We don't go to galas often. Hell, we never go to galas. But when The Hubs scored some tix to a PFLAG Straight for Equality gala in Times Square this past Saturday night, I was fired up. Sure, it appealed because I author a blog for gays and their BFFs (called A Hag Supreme), and I'd written the very first piece about Straight for Equality forThe Advocate a few years ago. In writing that piece, I became great buds with the amazing gal who was integral in spearheading this entire shindiggie, and I couldn't wait to meet her (and see Liza Minnelli!) in 3D. So we blew the dust off some finery, said adios to our kids and sitter and flew out the door in anticipation of a hot evening on the town.
At around 6:30, we were about to turn onto Shubert Alley and pull into the Marriott Marquis (where the gala was held) when we were cut off by galloping mounties and fire trucks screeching through the traffic, blocking the lane we were to turn into. Hubs had the wherewithal to switch lanes, and there we sat, smack in the midst of Times Square traffic. Suddenly we heard a bang, and throngs of tourists flew past our and car into the halted traffic in panic!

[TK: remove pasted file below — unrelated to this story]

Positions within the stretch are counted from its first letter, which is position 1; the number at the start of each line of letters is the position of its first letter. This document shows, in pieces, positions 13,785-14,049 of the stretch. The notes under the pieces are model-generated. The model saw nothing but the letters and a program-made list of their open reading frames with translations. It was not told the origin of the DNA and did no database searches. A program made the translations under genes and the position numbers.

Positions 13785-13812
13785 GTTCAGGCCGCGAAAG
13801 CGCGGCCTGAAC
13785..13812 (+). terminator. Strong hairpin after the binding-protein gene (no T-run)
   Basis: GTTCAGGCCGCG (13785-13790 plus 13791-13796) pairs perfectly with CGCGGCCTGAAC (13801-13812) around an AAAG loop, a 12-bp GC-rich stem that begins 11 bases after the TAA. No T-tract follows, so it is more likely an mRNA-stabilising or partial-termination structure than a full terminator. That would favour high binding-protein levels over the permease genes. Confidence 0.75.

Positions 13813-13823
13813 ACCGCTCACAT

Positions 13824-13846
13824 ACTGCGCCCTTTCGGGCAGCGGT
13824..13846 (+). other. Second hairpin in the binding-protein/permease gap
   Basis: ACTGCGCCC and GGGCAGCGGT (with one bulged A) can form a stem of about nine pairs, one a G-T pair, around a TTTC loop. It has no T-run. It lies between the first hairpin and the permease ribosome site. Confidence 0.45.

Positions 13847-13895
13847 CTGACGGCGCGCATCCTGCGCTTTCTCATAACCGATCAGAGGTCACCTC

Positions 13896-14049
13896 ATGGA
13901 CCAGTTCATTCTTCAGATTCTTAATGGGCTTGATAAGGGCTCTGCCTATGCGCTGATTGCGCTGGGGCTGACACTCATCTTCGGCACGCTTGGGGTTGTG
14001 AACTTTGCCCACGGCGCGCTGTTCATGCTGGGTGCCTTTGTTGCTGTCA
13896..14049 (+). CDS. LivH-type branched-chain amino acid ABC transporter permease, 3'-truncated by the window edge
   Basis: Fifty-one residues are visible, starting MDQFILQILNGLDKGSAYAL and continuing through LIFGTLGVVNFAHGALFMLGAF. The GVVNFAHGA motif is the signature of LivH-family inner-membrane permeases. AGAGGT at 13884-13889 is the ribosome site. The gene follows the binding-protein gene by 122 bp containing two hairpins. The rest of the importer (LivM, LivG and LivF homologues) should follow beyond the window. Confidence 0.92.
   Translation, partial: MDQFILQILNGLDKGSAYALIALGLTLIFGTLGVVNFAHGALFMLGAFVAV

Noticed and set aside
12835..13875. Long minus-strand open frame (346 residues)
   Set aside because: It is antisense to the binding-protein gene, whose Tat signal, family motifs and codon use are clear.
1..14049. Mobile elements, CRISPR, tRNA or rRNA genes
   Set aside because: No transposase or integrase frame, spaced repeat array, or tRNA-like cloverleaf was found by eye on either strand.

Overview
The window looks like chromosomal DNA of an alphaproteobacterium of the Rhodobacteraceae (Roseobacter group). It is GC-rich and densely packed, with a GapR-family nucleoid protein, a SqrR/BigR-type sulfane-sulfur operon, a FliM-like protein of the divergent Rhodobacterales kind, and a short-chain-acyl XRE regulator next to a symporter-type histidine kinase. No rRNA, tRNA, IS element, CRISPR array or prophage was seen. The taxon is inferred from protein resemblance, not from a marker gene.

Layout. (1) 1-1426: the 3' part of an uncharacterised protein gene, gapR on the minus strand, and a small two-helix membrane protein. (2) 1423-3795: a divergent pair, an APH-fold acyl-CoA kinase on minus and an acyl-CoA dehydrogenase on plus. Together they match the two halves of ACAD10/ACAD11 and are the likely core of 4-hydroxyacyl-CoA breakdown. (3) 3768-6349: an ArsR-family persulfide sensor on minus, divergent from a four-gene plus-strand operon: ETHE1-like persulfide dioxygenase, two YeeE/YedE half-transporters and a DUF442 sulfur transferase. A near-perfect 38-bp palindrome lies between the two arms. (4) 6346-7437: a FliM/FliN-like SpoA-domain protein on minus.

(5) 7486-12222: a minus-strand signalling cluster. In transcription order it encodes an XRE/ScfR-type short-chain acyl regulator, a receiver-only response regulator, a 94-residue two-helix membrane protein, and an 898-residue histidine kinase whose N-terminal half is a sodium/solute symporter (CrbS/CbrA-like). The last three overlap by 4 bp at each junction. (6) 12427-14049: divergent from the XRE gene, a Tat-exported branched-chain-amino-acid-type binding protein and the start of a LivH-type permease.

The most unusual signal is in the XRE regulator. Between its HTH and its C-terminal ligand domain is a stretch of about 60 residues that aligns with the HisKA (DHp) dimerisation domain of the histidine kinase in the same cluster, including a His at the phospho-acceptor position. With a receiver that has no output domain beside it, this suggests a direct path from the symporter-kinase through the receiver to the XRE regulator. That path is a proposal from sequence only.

Since I witnessed the events of 9/11 with my own eyeballs, my heart skipped a few dozen beats. But this is New York City. Water mains break and cars backfire. When the mounties started waving us on through the red light and the tourists started doubling back to capture whatever was happening with their camera phones, we figured all was kosher. So we parked our car and continued on with our fun ... without a clue that part of the hotel we were partying in -- as well as the surrounding area -- was being evacuated!
The next morning, Hubs took me aside to inform me about the disaster we'd narrowly avoided. My thoughts immediately turned to our children --- so young, beautiful, vulnerable and delightfully clueless about the danger we'd escaped. What if we'd never made it home to them? With a golf ball lodged in my throat, I ran to them and Hubs and held them tight, praying that we could stop time and spend the next five eternities cuddling peacefully in each other's arms.
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In gratitude, I could just make out with the alert vendor who spotted the smoking SUV, and those courageous mounties who came to the rescue. Because of their bravery, Hubs and I were able to return safely home to our children.
This kind of thing has happened to so many of us at some juncture or another. Whether you've spun out on a highway or unknowingly strolled past a ticking car bomb, near-misses occur each and every day in our lives, reminding us that each moment we draw breath is something tremendous to be grateful for.